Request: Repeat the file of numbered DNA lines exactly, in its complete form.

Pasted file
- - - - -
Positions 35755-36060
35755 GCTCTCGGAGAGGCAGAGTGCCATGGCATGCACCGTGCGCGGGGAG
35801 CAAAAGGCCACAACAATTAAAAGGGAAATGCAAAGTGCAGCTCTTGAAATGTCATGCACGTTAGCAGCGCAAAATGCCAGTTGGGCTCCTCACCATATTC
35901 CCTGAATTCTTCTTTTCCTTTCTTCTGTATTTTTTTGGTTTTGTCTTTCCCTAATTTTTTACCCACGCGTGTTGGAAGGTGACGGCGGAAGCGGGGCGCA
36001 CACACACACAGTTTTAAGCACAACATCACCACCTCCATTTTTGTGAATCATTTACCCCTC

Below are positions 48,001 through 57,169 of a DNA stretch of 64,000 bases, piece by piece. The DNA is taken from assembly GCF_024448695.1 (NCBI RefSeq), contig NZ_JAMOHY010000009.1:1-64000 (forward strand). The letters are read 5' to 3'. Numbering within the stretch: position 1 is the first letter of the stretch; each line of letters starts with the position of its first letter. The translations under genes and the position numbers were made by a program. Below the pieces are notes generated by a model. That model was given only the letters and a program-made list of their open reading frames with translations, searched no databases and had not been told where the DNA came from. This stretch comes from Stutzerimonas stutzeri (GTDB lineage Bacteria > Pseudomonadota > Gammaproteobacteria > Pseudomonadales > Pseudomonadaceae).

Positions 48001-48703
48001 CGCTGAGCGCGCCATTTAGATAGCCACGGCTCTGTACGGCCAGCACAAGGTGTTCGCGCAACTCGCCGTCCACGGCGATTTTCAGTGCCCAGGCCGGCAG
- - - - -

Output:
Positions 35755-36060
35755 GCTCTCGGAGAGGCAGAGTGCCATGGCATGCACCGTGCGCGGGGAG
35801 CAAAAGGCCACAACAATTAAAAGGGAAATGCAAAGTGCAGCTCTTGAAATGTCATGCACGTTAGCAGCGCAAAATGCCAGTTGGGCTCCTCACCATATTC
35901 CCTGAATTCTTCTTTTCCTTTCTTCTGTATTTTTTTGGTTTTGTCTTTCCCTAATTTTTTACCCACGCGTGTTGGAAGGTGACGGCGGAAGCGGGGCGCA
36001 CACACACACAGTTTTAAGCACAACATCACCACCTCCATTTTTGTGAATCATTTACCCCTC

Below are positions 48,001 through 57,169 of a DNA stretch of 64,000 bases, piece by piece. The DNA is taken from assembly GCF_024448695.1 (NCBI RefSeq), contig NZ_JAMOHY010000009.1:1-64000 (forward strand). The letters are read 5' to 3'. Numbering within the stretch: position 1 is the first letter of the stretch; each line of letters starts with the position of its first letter. The translations under genes and the position numbers were made by a program. Below the pieces are notes generated by a model. That model was given only the letters and a program-made list of their open reading frames with translations, searched no databases and had not been told where the DNA came from. This stretch comes from Stutzerimonas stutzeri (GTDB lineage Bacteria > Pseudomonadota > Gammaproteobacteria > Pseudomonadales > Pseudomonadaceae).

Positions 48001-48703
48001 CGCTGAGCGCGCCATTTAGATAGCCACGGCTCTGTACGGCCAGCACAAGGTGTTCGCGCAACTCGCCGTCCACGGCGATTTTCAGTGCCCAGGCCGGCAG